Stanford study proves pipeline replacement programs are effective
Replacing older natural gas pipelines reduces leaks and improves consumer safety.
Professor Rob Jackson explains why replacing older natural gas pipelines curbs leaks and improves consumer safety.
Invisible gas leaks from aging or damaged pipelines cost U.S. consumers billions of dollars every year, contribute to global warming and, in rare cases, cause dangerous explosions. But pipeline replacement programs in cities can cut natural gas leaks by 90 percent, a new Stanford-led study finds.
"The surprise wasn't that replacement programs worked," said Rob Jackson, the Michelle and Kevin Douglas Provostial Professor at Stanford. "It was that they worked so well."
Jackson and his team drove cars equipped with sensitive methane-mapping instruments across 1,600 road miles of Manhattan, NY; Cincinnati, Ohio; and Durham, NC. They discovered only one-tenth the number of leaks per mile in Durham and Cincinnati, where public-private partnerships have replaced outdated pipelines, than in Manhattan or in Boston and Washington, D.C., two cities that the team had mapped previously.
"Infrastructure investments save lives, help the environment and, over time, will put money in people's pockets," said Jackson, who is also a senior fellow at the Stanford Woods Institute for the Environment and at the Precourt Institute for Energy.
The team from Stanford; Duke University; the U.S. Department of Energy; Gas Safety, Inc.; Ohio State University; and Boston University published their work this week in the peer-reviewed journal Environmental Science & Technology Letters.
Natural gas pipeline safety has improved substantially in the United States, but there were still 18 fatalities and 93 injuries from pipeline incidents in 2014. An additional $2 billion worth of natural gas was lost, much of it from older pipelines, some of which predate cars, telephones and the electric lightbulb. "The oldest cast-iron pipes were laid in the 1800s. They're well over a century old," Jackson said.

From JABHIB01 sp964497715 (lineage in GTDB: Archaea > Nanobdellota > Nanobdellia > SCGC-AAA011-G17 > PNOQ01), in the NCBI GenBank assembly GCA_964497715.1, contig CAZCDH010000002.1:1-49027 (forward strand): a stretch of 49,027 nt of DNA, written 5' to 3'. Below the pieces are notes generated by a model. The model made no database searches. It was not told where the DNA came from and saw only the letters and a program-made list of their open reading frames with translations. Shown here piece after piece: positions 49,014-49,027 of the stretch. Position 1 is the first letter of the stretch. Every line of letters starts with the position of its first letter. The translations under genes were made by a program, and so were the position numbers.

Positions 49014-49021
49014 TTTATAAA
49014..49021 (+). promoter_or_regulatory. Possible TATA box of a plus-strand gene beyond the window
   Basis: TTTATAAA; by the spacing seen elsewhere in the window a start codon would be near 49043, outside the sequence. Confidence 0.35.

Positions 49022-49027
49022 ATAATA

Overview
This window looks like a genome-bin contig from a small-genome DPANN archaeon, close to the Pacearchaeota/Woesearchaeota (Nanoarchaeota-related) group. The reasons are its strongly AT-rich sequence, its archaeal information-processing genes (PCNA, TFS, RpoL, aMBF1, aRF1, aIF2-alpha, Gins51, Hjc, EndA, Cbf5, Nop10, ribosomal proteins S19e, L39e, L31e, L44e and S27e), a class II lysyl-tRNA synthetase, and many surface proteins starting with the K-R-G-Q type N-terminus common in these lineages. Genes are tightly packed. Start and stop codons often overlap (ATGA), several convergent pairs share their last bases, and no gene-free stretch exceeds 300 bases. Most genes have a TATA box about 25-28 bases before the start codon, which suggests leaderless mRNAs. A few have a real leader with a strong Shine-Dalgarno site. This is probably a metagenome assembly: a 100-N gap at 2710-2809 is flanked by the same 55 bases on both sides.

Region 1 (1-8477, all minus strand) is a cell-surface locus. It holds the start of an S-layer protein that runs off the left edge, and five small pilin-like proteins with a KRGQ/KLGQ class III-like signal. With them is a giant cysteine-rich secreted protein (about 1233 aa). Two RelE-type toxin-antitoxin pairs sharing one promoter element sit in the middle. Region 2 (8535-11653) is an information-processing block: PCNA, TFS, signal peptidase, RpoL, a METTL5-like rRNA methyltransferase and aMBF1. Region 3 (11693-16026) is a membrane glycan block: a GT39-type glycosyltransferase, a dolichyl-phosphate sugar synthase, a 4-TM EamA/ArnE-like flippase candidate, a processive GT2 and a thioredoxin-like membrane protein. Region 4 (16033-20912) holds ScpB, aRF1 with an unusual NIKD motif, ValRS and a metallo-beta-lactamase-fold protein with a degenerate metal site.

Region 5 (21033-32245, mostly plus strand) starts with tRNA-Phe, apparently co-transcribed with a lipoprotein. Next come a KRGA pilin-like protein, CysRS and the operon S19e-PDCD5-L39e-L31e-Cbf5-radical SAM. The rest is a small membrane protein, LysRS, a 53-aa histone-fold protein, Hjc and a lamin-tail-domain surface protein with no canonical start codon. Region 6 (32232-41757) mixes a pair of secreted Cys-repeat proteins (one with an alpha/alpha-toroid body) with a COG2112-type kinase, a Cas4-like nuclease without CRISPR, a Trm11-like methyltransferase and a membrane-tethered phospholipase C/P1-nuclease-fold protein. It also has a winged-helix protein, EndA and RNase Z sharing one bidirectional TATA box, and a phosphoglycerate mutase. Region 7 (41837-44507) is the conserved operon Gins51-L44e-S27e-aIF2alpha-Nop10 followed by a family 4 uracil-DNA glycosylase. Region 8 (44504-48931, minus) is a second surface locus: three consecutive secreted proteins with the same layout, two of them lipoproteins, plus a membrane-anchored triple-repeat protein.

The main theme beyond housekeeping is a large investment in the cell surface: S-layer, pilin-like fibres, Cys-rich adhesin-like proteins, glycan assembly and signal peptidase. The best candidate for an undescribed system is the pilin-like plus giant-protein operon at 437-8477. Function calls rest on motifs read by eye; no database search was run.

In recent years the team mapped 3,400 natural-gas pipeline leaks across Boston and 5,900 leaks in Washington, D.C. The likelihood of a leak in those cities was similar to Manhattan – 4.3 leaks per mile. In contrast, Durham and Cincinnati had only 0.22 and 0.47 leaks per mile, respectively. "The benefit of pipeline replacement was obvious driving around the cities," said Morgan Gallagher, a postdoctoral researcher in Jackson’s lab.
Partnerships between cities, companies and public utility commissions help explain the results. Durham finished replacing all of its cast-iron and unprotected-steel pipes in 2008. A similar program in Cincinnati begun 15 years ago is almost complete. In contrast, Manhattan still has hundreds of miles of corroded pipes beneath its streets.
Aging infrastructure, including roads, bridges, and natural gas and water mains, is an increasing concern. In 2011 the U.S. Pipeline and Hazardous Materials Safety Administration issued a call to action to accelerate the repair, rehabilitation and replacement of the highest-risk pipeline infrastructure. The President's new Climate Action Plan and Strategy to Reduce Methane Emissions both highlight pipeline replacement because of methane's potency as a greenhouse gas and the role of hydrocarbons in catalyzing ozone formation.
Similar programs around the world should provide additional environmental, economic and consumer safety benefits. "It's not just U.S. cities," Jackson said. "There are many cities in Europe and elsewhere with old, unprotected piping. We need smart financial incentives to upgrade our oldest pipelines. It's time to get them out of the ground."
Jackson and Gallagher's co-authors on the new study were Adrian Down of the U.S. Department of Energy; Robert Ackley of Gas Safety, Inc.; Kaiguang Zhao of Ohio State University; and Nathan Phillips of Boston University. Stanford University funded the research.
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